Homesteading Classes and Hands-On Homestead Courses
I’ve talked to a lot of homesteaders over the years – being extremely interested in the back to the land movement myself – and I’ve heard a lot of different opinions on what it means to homestead. In that time there is one thing I have NEVER heard: Homesteading is easy. But don’t be discouraged. With a bit of help from people who know how to live off the land, you can avoid many of the pitfalls and greatly improve your chances of success.
The first thing you should probably know is that most homesteaders have a second income. Maybe they work “in town” or telecommute, or perhaps they have their own business, such as selling honey or hand-made soaps. Even hardcore legends like the Nearings had supplemental income selling syrup and books. One way to bring in some extra cash, which we’ll talk about in an upcoming article, is to offer farmstay style cabin or cottage rentals.
Another way some homesteaders help pay the bills is to give classes on homesteading, which is – without further digression – the point of this article. Below is a list of some homestead families who provide individual homesteading courses, along with a bit of information about each to help you make a decision.
Six Schools With Homesteading Classes
Homesteading Heritage Center for Essential Education (Texas)
This “school of homesteading” offers a complete curriculum for sustainable living skills from their model four-acre homestead located within their larger 510 acre working farm. Located in Elm Mott, Texas, they offer single day classes covering specific topics like owning a family goat, the family cow (course pictured above) and beekeeping, as well as multi-day classes like their three-day homesteading course that covers everything from gardening and dairy animals to fencing and water supply. Single-day classes are about $75-$85 and multi-day homesteading courses are $155 – $250. Accommodation is not provided. Homestead Heritage is part of the Educational Ministry of Heritage Ministries, which is a Christian community dedicated to preserving and nurturing those principles and values and applying them with new understanding to the present and future, to create a viable continuity from one generation to the next. Although we found no evidence of “preachiness” from literature and descriptions of their homestead courses, this might be something for those of other faiths to think about before making their selection of a homesteading school.
Apple Family Farm (Indiana)
For three generations, the Apple Family Farm Store has been providing a glimpse into the past for city folk traveling east of Indianapolis. Although the information is difficult to find on their website (find it here), they do offers homesteading classes, which aim to teach beginning farmers how to avoid the many pitfalls that could lead to failure, disappointment and discouragement during the first few years of homesteading and hobby farming. They offer hands-on training on one, two and three day classes on subjects like owning a dairy cow, goats, keeping chickens, grazing, butchering, logging, soap making and even marketing and bookkeeping for your own country farm store.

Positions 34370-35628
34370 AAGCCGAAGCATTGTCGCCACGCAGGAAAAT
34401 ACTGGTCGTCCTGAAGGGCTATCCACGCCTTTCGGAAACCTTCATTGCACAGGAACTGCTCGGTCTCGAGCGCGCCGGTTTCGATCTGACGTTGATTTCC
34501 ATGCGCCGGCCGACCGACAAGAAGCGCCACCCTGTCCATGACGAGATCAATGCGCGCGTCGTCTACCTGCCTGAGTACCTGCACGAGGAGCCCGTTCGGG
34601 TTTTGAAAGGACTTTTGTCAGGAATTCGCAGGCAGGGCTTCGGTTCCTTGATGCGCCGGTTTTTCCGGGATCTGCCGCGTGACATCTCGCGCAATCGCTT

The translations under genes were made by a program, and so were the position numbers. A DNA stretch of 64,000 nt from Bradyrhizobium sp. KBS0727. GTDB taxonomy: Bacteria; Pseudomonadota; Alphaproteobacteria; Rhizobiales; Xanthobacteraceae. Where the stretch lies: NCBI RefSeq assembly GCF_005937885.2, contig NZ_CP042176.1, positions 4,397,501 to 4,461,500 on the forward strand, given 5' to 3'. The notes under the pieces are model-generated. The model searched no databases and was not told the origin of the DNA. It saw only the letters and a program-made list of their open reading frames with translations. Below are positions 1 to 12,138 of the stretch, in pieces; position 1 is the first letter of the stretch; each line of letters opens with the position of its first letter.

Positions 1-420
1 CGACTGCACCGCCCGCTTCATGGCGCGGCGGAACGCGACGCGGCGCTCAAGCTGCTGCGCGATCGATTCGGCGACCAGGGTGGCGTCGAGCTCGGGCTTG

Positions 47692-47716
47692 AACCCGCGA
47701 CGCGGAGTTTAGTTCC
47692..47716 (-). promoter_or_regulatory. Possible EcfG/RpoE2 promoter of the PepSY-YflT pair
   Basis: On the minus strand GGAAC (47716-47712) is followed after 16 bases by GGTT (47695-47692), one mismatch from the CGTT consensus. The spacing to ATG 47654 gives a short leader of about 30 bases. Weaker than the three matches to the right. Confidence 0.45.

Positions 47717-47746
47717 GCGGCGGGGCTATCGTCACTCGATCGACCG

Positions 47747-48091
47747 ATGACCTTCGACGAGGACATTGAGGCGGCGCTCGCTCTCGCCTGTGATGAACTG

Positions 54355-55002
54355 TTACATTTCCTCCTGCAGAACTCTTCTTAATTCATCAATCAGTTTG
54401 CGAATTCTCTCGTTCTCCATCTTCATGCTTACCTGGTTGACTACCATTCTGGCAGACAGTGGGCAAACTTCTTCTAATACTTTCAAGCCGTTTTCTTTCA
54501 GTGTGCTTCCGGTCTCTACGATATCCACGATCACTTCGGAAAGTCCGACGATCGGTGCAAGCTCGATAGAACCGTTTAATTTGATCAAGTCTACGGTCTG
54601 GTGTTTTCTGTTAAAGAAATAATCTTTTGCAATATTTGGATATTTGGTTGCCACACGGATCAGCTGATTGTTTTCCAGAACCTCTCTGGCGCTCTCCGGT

Muller’s Lane Farm (Illinois)
Another Christian-based family farm offering classes on homesteading, the Muller’s teach visitors everything from driving a draft horse to soap making and canning. They chose to include these classes at the requests of visitors participating in their farm tours. We couldn’t find much in the way of prices on their website so you’ll just have to contact them and ask. Muller’s Lane Farm is located in Rock Falls, IL.
The Institute of Urban Homesteading (California)
Taking a different twist on homesteading classes, this school in Oakland, CA understands that not everyone who is interested in living a simpler, healthier life can live out in the country. Urban Homesteading is a growing phenomenon similar to the movement in which people living in city neighborhoods and suburbs are turning their small sub-acre plots into thriving vegetable gardens and small urban homesteads capable of providing enough food to feed their entire family. A classic example of success in urban homesteading is the Dervaes family’s Path to Freedom project. You can learn how to do what they’re doing by taking an urban homesteading class in Oakland.
Pioneer School of Homesteading (Michigan)
The Quaker Hill Farm is another Christian-based (Quakers) farm that offers homesteading classes to the public. Located in Harrisville, MI, the farm offers courses for about $75 each on topics like beekeeping, breadmaking, growing and using medicinal herbs, raising poultry, basic homesteading skills and many others. And who better to learn how to homestead from than the Quakers?
Self-Reliance Resources (North Carolina)
If you are unable to travel or take time off work for a hands-on homesteading class, you may want to check out some of the ebooks, free downloads and audiotapes offered by Kathleen Lamont of Back to Basics and Self-Reliance Resources. Kathleen also offers single-day, $40 homesteading classes from her farm in Western North Carolina. My wife and I just got back from vacation in that area and, let me tell you, it is BEAUTIFUL!
We probably won’t be updating this post, but if you have a farm or homestead and offer courses, please tell our readers about it by commenting below. And here is another resource you might want to know about if you offer any kind of agritourism.